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Kieran gets a warm welcome at Cromer

Heart transplant patient Kieran Sandwell got a warm welcome in Cromer and Happisburgh as he stopped off during his 5,000-mile trek around Britain to help raise £100,000 for the British Heart Foundation’s (BHF) life saving research.

Kieran, 45, from Berkhamsted in Hertfordshire, is currently walking the Norfolk Coast Path in his challenge Trail of Two Hearts to mark the end of his long battle with heart disease after having a heart transplant eight years ago.

After setting off on February 1 from the British Heart Foundation office in London, Kieran’s journey has seen him walking the coast of Norfolk, with members of the public supporting him on his journey to help him raise his target. This included a fundraising quiz organised by Ginny Wilson-North, from MargGins Walking and Glamping, at the home of Tessa and Terry Beane in Happisburgh on Saturday night when £100 was raised and being greeted by Walkers are Welcome members and the deputy mayor in Cromer yesterday.

He said: “The inspiration came to me around 25 years ago, but then I would never have been able to complete such an endurance challenge. It’s only thanks to my donor, the BHF, the Brompton and Papworth Hospital and NHS Blood & Transplant that I am able to make my dream a reality.

“My second heart has enabled me to do so much and I’m urging the public to help me support the BHF’s ground-breaking research by making a donation.”

Kieran’s battle with heart disease began when he was just three years old, when he had to have open heart surgery to correct a condition called transposition of the great arteries (TGA) where the main arteries in the heart are ‘plumbed’ back to front.

Then when Kieran was 13 he suffered a heart attack and during his early twenties he also suffered two mini strokes and began having abnormal heart rhythms. By the time he reached 35, he was in heart failure and he was put on the transplant list for a new heart.

In July 2009, Kieran received his new heart and donated his old heart for BHF-funded research into congenital heart disease which has contributed to important findings and helped others living with conditions like his.

Dawne Hart, BHF Fundraising Manager for Norfolk, said:  “We never cease to be amazed by the incredible way our fundraisers raise money for our research, but Kieran’s coastline challenge is one of the biggest we’ve ever seen. We are so incredibly grateful for his determination and dedication to supporting our work and we’ll be supporting him every step of the way.”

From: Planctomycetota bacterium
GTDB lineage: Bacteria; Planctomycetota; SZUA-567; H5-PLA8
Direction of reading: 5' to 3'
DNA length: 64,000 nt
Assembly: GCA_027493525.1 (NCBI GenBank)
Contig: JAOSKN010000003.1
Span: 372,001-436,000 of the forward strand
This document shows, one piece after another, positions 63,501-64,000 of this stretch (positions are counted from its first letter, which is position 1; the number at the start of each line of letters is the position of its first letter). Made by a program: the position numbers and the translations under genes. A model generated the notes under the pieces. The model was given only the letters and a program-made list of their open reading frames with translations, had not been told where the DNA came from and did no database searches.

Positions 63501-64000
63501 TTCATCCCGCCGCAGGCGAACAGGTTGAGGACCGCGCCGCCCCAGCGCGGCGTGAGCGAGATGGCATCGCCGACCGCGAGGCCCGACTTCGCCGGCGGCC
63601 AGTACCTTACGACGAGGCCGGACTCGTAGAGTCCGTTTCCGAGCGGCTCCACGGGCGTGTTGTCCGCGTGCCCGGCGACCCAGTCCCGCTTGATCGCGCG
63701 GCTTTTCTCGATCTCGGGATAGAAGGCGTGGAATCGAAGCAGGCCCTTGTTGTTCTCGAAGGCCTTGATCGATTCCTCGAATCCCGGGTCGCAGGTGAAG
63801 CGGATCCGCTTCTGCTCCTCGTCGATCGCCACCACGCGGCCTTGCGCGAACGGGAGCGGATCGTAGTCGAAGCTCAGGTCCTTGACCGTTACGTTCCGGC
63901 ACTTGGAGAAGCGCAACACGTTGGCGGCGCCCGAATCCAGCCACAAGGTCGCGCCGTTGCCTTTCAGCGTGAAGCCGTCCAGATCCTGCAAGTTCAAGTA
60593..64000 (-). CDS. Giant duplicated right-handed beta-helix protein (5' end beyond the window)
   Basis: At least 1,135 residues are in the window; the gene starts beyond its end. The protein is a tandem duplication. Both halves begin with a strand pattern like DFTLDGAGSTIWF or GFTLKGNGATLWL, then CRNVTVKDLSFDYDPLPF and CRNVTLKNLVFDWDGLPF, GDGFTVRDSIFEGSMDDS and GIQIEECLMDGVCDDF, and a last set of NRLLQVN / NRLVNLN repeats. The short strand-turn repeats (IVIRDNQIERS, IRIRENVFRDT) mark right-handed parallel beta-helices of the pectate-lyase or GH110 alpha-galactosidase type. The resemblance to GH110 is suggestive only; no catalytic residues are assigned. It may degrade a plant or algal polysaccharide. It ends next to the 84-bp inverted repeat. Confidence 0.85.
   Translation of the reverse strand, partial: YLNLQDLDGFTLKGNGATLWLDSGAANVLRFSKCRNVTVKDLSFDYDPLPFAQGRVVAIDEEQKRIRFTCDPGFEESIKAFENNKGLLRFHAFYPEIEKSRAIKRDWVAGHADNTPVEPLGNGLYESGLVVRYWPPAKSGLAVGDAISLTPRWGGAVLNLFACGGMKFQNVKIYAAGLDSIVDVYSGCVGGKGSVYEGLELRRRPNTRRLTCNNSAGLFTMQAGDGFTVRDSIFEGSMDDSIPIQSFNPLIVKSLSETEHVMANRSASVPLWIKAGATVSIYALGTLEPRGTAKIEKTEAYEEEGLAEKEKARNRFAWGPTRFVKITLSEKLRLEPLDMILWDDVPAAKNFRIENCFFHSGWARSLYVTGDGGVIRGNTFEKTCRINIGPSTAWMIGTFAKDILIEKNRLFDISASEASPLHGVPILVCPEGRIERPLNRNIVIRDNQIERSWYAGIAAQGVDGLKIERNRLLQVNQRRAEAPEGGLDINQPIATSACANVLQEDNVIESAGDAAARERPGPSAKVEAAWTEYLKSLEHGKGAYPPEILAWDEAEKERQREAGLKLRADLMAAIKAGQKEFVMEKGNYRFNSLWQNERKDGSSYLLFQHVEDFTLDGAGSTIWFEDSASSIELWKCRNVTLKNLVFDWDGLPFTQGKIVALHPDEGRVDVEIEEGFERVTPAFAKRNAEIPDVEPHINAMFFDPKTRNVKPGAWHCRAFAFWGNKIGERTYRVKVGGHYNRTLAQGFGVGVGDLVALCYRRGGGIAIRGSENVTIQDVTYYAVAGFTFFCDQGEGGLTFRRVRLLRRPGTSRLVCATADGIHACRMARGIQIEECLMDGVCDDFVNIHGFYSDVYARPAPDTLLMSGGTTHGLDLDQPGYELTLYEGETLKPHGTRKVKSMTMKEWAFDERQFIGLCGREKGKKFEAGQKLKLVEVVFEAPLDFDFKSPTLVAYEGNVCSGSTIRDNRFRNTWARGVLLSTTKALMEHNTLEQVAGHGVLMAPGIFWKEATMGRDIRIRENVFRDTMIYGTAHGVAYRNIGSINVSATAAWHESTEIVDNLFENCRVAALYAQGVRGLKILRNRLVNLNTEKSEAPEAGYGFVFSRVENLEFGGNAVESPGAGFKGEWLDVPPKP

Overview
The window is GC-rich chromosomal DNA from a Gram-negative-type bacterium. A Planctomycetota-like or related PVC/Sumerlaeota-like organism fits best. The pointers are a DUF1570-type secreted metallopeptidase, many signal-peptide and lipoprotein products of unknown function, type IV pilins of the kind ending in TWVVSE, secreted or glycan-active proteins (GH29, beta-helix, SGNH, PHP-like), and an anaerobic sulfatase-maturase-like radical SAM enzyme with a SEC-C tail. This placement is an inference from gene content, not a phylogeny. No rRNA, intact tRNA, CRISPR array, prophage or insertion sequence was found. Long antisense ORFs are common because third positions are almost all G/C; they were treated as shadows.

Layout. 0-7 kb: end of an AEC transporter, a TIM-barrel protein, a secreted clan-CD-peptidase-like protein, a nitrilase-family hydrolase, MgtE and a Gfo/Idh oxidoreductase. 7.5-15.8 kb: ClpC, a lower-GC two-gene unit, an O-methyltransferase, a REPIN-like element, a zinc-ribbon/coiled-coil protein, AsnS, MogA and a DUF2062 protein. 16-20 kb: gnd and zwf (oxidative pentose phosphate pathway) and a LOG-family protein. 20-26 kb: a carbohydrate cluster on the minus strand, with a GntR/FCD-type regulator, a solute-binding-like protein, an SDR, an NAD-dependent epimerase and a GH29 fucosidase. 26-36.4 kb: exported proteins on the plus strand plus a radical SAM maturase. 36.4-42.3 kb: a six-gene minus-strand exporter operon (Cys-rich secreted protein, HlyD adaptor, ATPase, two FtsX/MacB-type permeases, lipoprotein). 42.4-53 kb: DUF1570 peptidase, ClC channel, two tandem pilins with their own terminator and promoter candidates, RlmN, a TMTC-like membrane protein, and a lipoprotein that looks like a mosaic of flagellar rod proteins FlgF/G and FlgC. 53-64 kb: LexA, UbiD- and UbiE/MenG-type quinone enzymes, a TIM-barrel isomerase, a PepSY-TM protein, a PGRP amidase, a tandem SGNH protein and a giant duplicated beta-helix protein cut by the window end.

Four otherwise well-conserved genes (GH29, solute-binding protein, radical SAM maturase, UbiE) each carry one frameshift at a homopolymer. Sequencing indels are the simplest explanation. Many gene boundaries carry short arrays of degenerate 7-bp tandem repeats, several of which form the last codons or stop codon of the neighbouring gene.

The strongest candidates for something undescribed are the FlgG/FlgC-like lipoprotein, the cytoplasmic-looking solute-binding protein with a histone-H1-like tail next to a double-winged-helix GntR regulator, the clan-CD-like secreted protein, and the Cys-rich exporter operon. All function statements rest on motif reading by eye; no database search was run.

To support Kieran on his journey and find out how you can get involved or to sponsor him visit www.atrailoftwohearts.com

Also follow his journey and get in touch at
https://www.facebook.com/atrailoftwohearts/
https://www.atrailoftwohearts.com/Blog
https://www.justgiving.com/fundraising/ATrailofTwoHearts

Your old TV could help save a life

Norwich City Council and the British Heart Foundation are giving people another chance to recycle their small and medium-sized unwanted electrical and electronic items this Saturday (January 28), and in doing so help support people with heart disease.

Their last event was a huge success with the British Heart Foundation totting up items to the value of £6,300 – enough to pay for six defibrillators.

Don’t bin it, bring it will take place at the St Paul’s Church, Tuckswood, Norwich, NR4 6BH. People are invited to bring along their small and medium-sized electrical items (working or non-working) between 8am and 1pm.

Items such as toasters, hairdryers, mobile phones, TVs, games consoles and kettles will all be gratefully received. Commercial waste and larger items, such as fridges or ovens will not be accepted.

The British Heart Foundation will be at the event collecting items which are suitable for re-use and eventual resale from their local Norwich store. The money made from selling your old TV could be used to help fund research into heart disease, or teach children about the importance of exercise.

Norwich City Council will be recycling all items which are not suitable for re-use. Recycling makes the most out of the valuable metals in electrical equipment as well as keeping it out of landfill where it gives off harmful gases.
Computers will be accepted at the event but they will be dealt with exclusively by the British Heart Foundation which will ensure data is cleared before resale. Norwich City Council can take no responsibility for donation of computers.

To find out more about recycling go to www.norwich.gov.uk/recycling